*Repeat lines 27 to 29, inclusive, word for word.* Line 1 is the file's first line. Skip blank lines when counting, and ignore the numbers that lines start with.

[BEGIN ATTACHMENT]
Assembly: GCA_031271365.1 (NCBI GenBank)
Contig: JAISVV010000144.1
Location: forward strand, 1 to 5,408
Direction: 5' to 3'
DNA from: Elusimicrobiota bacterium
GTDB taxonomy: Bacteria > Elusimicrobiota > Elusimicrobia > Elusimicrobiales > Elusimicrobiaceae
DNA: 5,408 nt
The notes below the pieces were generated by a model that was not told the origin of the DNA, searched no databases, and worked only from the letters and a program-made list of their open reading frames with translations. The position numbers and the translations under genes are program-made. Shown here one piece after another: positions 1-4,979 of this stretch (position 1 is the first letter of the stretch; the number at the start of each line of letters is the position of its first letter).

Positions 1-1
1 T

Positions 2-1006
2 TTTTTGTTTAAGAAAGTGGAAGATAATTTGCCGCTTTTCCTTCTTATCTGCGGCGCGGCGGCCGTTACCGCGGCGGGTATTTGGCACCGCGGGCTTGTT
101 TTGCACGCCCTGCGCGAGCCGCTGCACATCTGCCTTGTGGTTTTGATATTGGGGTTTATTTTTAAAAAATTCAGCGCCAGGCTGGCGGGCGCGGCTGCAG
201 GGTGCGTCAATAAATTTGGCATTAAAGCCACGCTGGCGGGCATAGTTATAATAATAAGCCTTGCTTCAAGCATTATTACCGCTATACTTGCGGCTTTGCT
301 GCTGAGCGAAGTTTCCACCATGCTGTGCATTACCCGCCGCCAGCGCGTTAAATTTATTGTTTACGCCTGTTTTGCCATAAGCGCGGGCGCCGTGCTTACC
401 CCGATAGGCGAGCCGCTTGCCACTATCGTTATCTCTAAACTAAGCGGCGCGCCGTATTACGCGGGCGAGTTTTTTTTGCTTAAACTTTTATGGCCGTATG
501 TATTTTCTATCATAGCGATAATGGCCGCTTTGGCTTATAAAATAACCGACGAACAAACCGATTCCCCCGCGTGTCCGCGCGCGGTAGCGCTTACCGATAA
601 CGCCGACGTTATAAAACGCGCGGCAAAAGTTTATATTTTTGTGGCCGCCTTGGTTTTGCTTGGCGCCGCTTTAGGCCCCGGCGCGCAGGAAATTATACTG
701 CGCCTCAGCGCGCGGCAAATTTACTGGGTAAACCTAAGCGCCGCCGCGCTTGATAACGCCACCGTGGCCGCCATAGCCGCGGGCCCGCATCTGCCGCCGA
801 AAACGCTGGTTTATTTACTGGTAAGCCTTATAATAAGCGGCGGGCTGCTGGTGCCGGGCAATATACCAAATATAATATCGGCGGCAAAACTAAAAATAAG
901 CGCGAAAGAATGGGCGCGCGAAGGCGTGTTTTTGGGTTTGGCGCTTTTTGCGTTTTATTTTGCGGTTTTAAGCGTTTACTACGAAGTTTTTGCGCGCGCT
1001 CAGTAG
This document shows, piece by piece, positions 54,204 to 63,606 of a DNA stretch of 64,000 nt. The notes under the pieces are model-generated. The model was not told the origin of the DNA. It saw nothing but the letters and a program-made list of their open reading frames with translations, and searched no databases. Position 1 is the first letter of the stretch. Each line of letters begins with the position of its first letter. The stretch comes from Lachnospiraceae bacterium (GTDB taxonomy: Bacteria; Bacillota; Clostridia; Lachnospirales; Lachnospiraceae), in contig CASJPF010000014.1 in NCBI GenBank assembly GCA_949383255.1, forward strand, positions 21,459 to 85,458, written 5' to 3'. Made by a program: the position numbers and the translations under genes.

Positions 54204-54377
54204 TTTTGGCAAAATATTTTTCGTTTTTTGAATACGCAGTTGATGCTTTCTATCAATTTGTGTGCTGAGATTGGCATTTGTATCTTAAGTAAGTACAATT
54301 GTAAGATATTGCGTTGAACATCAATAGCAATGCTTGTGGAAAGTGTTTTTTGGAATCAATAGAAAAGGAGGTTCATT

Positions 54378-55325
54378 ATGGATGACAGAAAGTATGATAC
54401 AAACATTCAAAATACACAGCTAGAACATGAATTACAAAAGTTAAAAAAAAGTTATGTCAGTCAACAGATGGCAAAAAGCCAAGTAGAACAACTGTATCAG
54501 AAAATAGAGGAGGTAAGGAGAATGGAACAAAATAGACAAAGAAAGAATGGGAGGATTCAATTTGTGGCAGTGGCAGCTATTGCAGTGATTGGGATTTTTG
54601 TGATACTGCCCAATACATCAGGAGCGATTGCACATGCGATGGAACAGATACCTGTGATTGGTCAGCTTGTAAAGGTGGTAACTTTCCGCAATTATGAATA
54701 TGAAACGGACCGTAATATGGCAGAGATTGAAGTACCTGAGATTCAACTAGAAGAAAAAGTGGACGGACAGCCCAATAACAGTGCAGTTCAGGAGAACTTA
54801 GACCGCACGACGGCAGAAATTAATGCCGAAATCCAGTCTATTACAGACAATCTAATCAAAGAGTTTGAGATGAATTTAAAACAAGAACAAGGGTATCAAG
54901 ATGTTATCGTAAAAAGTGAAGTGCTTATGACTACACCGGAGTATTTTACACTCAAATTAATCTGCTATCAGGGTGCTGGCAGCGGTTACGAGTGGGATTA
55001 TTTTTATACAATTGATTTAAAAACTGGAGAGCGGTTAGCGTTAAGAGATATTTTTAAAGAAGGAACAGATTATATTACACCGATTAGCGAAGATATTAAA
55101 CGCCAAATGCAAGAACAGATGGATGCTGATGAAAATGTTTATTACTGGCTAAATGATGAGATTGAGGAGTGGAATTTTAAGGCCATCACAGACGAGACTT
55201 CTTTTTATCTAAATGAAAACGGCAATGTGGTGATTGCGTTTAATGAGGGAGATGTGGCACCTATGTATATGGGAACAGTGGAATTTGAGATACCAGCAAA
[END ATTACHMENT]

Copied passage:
Positions 54378-55325
54378 ATGGATGACAGAAAGTATGATAC
54401 AAACATTCAAAATACACAGCTAGAACATGAATTACAAAAGTTAAAAAAAAGTTATGTCAGTCAACAGATGGCAAAAAGCCAAGTAGAACAACTGTATCAG